When it comes to your homeowner’s or renter’s insurance policy, you may feel secure knowing that you have coverage should anything happen to your property. But, in order to be truly prepared for a loss of property, you need to have a household inventory at the ready.
Household inventories are exactly what they sound like: a list of all the possessions inside your home. While you may not think it’s necessary to have such a list made up, a household inventory will be important if you ever need to make an insurance claim. Not only can it help you accurately remember all of your possessions, but it also helps to serve as proof that you owned everything you’re claiming—plus, it makes the process a bit less emotionally draining in the aftermath of a disaster.
In short: as much as possible. Whatever you own, from valuables to other items, you’ll want to include. Furniture, appliances, electronic devices, clothing, tools, office and business supplies—in the case of a household inventory, more is better. Don’t skip out on opening doors and cabinets. Be sure to include your possessions, as well as those of others covered by your homeowner’s insurance policy.
Knowing what to put on your household inventory is only half of the battle. In fact, with the amount of time the creation process takes, knowing may even be less than half. Documenting every item in your home is a lengthy process, but it’s a worthwhile one. So what are some ways you can do it?
If you want to take a low-tech approach, you can document all the items (and their approximate value) by hand in a notebook. If that doesn’t seem appealing, it’s also possible to record everything digitally, which can make backing up and updating your inventory a bit easier.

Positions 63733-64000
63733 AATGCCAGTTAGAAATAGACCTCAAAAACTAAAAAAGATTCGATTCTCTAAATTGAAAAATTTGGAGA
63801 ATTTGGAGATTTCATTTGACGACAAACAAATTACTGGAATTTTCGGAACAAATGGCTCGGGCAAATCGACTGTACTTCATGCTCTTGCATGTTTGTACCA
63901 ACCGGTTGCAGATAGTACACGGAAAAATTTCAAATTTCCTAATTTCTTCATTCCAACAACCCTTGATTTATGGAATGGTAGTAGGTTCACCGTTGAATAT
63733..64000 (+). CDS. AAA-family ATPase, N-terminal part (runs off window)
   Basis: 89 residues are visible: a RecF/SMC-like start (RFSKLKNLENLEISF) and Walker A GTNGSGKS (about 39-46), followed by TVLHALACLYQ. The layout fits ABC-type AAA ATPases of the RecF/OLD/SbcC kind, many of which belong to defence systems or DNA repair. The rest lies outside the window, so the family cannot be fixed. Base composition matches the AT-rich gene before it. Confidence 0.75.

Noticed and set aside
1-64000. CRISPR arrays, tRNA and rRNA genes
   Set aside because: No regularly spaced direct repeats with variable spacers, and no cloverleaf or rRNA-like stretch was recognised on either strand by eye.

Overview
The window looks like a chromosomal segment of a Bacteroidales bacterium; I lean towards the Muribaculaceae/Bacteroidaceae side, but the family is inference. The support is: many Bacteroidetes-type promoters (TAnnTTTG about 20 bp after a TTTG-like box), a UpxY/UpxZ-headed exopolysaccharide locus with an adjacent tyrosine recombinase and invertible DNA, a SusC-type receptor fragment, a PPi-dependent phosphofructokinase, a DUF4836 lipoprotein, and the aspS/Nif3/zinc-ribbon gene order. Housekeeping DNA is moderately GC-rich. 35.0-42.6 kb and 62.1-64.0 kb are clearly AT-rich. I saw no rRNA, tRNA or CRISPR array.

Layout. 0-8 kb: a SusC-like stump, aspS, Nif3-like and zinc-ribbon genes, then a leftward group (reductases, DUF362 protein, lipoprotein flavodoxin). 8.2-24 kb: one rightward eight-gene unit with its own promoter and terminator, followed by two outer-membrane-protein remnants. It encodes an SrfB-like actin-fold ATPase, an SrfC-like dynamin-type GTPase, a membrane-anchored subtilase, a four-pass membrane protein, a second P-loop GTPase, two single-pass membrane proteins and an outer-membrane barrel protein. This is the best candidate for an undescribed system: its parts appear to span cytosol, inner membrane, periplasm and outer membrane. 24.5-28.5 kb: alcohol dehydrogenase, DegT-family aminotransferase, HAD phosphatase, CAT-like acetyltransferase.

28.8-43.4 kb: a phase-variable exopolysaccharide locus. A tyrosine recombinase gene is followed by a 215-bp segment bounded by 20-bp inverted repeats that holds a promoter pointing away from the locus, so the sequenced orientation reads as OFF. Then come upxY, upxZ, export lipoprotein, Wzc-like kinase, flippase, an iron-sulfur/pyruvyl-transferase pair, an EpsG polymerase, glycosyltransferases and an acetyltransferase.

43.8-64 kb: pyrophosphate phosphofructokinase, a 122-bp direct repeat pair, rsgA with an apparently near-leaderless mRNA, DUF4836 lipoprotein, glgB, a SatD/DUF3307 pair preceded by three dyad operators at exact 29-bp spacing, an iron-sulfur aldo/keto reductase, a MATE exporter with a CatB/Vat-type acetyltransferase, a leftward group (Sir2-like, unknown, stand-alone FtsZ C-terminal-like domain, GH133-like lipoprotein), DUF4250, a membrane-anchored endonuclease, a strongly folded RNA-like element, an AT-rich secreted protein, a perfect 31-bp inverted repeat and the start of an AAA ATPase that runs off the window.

Pictures are another important element to include in your inventory, because they provide confirmation that 1), the item existed in your home and 2), what condition the item was in. After you’ve compiled your photos, you’ll want to add them to your written list, pairing the images up with each item’s description. As an alternative, you can also record a video, describing each item as you document it.
For your major items, such as appliances and large pieces of furniture, keeping receipts can help you confirm the value of these items. If you’re keeping a physical file, include the receipts with the relevant item descriptions. For those who go digital (and don’t want to keep all those receipts in their home), scan a copy of your receipt to add to your file. Serial numbers are also helpful for these items.
Other Helpful Household Inventory Tips:
While no one wants to think about losing their property, it does happen. A household inventory can make it much easier to file claims in the aftermath of a disaster and get you on track, at least, to begin getting your life back to normal.
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